3. (cap.) the national legislature in various other countries.
4. any of several high courts of justice in France before 1789.
5. an assembly on public or national affairs.
[1250–1300; Middle English: discourse, consultation, Parliament < Anglo-Latin parliamentum, alter. of Medieval Latin parlāmentum < Old French parlement a speaking, conference <parler to speak; see parley]

Parliament

 a legislative body and consultative assembly. Also, cricket parliament at Lords, 1903; Pimlico parliament (i.e., the mob), 1799.
ThesaurusAntonymsRelated WordsSynonymsLegend:
Noun1.parliament - a legislative assembly in certain countriesparliament - a legislative assembly in certain countries
interpellation - (parliament) a parliamentary procedure of demanding that a government official explain some act or policy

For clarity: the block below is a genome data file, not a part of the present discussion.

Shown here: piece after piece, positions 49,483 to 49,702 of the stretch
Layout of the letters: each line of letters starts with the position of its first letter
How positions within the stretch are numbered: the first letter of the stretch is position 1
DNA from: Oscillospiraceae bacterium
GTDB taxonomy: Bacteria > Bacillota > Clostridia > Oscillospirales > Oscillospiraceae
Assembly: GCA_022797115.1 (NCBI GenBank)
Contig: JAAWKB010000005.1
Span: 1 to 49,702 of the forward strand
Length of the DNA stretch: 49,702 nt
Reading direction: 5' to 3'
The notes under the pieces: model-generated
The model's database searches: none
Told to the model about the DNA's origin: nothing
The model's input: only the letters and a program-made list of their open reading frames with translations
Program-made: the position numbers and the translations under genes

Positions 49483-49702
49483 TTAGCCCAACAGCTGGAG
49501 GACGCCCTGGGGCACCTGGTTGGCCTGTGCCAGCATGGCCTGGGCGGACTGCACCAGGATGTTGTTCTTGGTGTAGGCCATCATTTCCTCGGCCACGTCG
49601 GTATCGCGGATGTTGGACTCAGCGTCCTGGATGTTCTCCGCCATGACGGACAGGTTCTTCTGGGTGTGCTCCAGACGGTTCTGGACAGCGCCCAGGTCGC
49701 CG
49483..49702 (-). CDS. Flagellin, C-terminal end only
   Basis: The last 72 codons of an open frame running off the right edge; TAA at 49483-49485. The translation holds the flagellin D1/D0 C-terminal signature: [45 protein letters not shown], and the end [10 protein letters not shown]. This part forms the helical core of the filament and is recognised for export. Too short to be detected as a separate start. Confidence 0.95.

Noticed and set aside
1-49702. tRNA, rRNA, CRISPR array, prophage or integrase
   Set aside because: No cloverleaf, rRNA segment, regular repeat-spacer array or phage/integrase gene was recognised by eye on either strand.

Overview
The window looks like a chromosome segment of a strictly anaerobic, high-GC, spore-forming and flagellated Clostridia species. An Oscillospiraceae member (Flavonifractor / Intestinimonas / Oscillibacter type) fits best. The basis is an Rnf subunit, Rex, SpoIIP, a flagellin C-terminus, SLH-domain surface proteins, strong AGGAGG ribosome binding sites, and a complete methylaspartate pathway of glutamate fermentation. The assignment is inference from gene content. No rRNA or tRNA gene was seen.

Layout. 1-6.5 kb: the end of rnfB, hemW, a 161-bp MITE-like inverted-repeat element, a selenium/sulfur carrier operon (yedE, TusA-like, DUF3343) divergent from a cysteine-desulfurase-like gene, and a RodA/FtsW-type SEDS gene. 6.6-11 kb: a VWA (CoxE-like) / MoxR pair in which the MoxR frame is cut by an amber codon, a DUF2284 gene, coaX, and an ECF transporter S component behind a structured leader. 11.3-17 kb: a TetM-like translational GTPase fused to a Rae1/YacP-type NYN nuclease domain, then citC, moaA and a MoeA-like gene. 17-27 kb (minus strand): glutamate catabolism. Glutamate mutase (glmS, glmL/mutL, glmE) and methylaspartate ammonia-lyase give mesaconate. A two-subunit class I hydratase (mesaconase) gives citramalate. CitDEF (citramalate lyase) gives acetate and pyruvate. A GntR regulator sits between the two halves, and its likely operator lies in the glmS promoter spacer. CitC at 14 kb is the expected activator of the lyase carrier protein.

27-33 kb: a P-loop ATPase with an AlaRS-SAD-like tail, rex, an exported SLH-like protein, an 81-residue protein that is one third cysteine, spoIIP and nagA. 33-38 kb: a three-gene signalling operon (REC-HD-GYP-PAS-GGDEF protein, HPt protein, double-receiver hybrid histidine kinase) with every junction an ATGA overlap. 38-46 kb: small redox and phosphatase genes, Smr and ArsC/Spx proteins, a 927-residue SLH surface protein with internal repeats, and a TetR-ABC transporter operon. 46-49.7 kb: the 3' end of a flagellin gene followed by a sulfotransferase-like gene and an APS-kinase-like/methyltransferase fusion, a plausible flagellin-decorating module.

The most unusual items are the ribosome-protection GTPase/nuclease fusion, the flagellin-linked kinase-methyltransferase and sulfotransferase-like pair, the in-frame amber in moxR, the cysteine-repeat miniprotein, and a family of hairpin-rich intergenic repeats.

law-makers, legislative assembly, legislative body, legislature, general assembly - persons who make or amend or repeal laws
British Parliament - the British legislative body
Knesset, Knesseth - the Israeli unicameral parliament
Oireachtas - the parliament of the Irish Republic
Britain, Great Britain, U.K., UK, United Kingdom, United Kingdom of Great Britain and Northern Ireland - a monarchy in northwestern Europe occupying most of the British Isles; divided into England and Scotland and Wales and Northern Ireland; `Great Britain' is often used loosely to refer to the United Kingdom
2.parliament - a card game in which you play your sevens and other cards in sequence in the same suit as the sevensparliament - a card game in which you play your sevens and other cards in sequence in the same suit as the sevens; you win if you are the first to use all your cards
card game, cards - a game played with playing cards

parliament

noun